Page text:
Motorcycle racer Kerry Smith finds happiness on the racetrack
Kerry Smith is a Jersey girl who loves speed, loud engines and the thrill of victory. She’s a fierce female who doesn’t mind paving the way for other motorcycle racers to follow in her tire tracks. Just try to keep up with her—I dare you.
“It was unwritten that I would start riding motorcycles at some point,” she says. Smith, 36, grew up in Milltown, New Jersey, less than an hour outside of New York City. Her father raced vintage bikes and owned a motorcycle shop. “Growing up, I thought everyone’s dad raced motorcycles. As I got older, I realized how unique and awesome my family is.”
Frank Smith bought his daughter her first trials bike—a relatively small, lightweight, single-cylinder motorcycle—when she was six or seven. “I immediately rode it into a bush,” she says. “Dad realized that I was not quite ready yet.” She continued to watch her father’s races and practice riding. She took the written and riding motorcycle test when she was 19, buying her first street bike when she was 24. In 2007 she signed up for racing school and her passion ignited. She hasn’t slowed down.
Smith loves the vintage motorcycle culture and thinks people underestimate how many women ride. But cruising back roads and racing around a dirt track are two very different things. When Smith races, she’s racing against men. “There are a few kick-butt women out there,” she says. “In a race I might be the only woman, or there might be two or three others. I get a lot of interesting attention, so a thick skin is a must.” One guy asked if her leather racing suit made her look like Cat Woman. (“Ummm, no.”) “But when I get out there and pass most of the men, I change from being a woman to another racer.”
Though she now lives in Portland, her team and her racing bike are in New Jersey. Giannini Racing is in South Orange, and Frank Giannini makes sure Smith and her teammates are riding safe and fast machines. “Racing is dangerous,” she says. “Many of us have a job to go to on Monday, so there is a high level of respect. I think you have to be really into it to do it. It’s not something to take lightly.”
Smith’s passion has her racing from May through October. In 2011 she won the United States Classic Racing Association Championship. It’s the same championship her father won in 1996. In 2013 she won the American Motocyclists Association Clubman 350 class at Mid-Ohio Vintage Days. Three years ago she shipped her bikes to Australia to race the renowned Phillip Island Grand Prix Circuit. Out of 250 participants, she was one of two female solo bike racers.
She balances her racing with her job in the study abroad program at CIEE in Portland. Racing is a physically demanding sport, and she stays fit by working out at Orangetheory Fitness and riding as much as she can. Getting ready for a race takes just as much mental preparation as it does physical. Before a competition, she’ll study videos and work through tracks in her mind.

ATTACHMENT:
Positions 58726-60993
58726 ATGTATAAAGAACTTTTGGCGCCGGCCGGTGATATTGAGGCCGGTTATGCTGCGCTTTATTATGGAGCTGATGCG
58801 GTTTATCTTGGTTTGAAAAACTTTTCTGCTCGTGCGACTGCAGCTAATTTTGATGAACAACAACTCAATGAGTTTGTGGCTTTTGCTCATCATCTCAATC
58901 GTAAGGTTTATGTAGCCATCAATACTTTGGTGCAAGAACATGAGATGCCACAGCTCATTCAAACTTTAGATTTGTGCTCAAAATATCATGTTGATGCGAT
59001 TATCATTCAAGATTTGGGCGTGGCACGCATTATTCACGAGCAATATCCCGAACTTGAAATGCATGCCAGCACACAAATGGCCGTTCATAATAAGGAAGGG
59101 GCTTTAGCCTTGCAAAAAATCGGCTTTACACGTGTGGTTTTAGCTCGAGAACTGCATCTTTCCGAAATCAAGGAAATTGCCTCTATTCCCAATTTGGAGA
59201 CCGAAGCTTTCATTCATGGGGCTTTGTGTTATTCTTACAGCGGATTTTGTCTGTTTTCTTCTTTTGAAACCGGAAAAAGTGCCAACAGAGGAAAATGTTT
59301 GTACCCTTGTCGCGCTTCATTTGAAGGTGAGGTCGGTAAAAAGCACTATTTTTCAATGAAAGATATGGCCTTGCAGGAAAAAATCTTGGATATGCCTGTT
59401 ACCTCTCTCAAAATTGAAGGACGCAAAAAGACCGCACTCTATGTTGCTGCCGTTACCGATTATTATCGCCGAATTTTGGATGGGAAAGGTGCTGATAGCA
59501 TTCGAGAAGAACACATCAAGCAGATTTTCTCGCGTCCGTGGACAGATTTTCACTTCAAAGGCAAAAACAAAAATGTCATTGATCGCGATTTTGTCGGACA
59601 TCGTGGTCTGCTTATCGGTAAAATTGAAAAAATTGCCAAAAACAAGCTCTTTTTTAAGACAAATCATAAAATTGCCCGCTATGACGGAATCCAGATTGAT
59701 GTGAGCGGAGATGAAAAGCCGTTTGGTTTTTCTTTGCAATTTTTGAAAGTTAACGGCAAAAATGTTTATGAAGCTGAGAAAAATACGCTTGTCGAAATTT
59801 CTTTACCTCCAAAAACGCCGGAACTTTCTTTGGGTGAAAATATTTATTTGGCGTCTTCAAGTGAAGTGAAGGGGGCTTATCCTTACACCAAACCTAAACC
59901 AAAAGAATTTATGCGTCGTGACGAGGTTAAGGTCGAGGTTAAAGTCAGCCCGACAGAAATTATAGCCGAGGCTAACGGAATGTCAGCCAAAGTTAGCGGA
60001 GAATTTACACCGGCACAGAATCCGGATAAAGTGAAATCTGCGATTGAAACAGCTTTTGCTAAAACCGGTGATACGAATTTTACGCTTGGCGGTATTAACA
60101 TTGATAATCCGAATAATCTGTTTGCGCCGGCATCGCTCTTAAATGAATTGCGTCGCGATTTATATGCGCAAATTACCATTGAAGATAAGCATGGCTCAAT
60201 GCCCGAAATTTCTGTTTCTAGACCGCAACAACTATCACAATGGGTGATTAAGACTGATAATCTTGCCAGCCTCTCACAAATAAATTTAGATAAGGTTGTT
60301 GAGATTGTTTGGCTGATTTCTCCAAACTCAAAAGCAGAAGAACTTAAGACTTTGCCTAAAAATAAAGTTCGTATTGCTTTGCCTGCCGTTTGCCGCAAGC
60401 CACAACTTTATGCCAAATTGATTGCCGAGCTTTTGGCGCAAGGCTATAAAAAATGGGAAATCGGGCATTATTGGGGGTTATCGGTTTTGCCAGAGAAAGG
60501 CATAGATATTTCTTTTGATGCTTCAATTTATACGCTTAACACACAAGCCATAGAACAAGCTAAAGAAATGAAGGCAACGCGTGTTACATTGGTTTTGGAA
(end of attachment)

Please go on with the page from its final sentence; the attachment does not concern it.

“As intense as racing is, it’s also my happy place,” she says. Her parents, Frank and Cathy Smith, attend every one of her races. Her aunts, uncles, friends and boyfriend also fill the stands. “Some have called my family the Premiere Vintage Racing Family, and I take pride in this.”
The racing bike that stays in New Jersey is a 1971 Honda CB350, built specifically for her with customizations and enhancements. Her track/street bike is a 2003 Suzuki SV650. She uses this as her instructing bike when she’s teaching at Tony’s Track Days in Massachusetts. She rides a 2006 CRF150 on dirt, sand and ice. “My boyfriend and I have ice tires with sharp screws that allow us to use the bike on frozen ponds and lakes. Riding ice is awesome,” she says.
While she’s been able to escape serious injuries, Smith is acutely aware of how dangerous this sport can be. In 2005 her father nearly died from a motorcycle racing accident that ended his career. “I am very aware of what can happen, and this makes me a smart rider,” she says. She concedes that, at times, this “smart riding” can hinder her performance. It has taken her longer to get faster than some of her competitors. But she doesn’t want to put her parents through any more anguish. “My mom asked me never to skydive…but she never asked me never to race motorcycles!”
Melanie Brooks loves to write about Maine. Her work has been published in magazines and blogs throughout New England.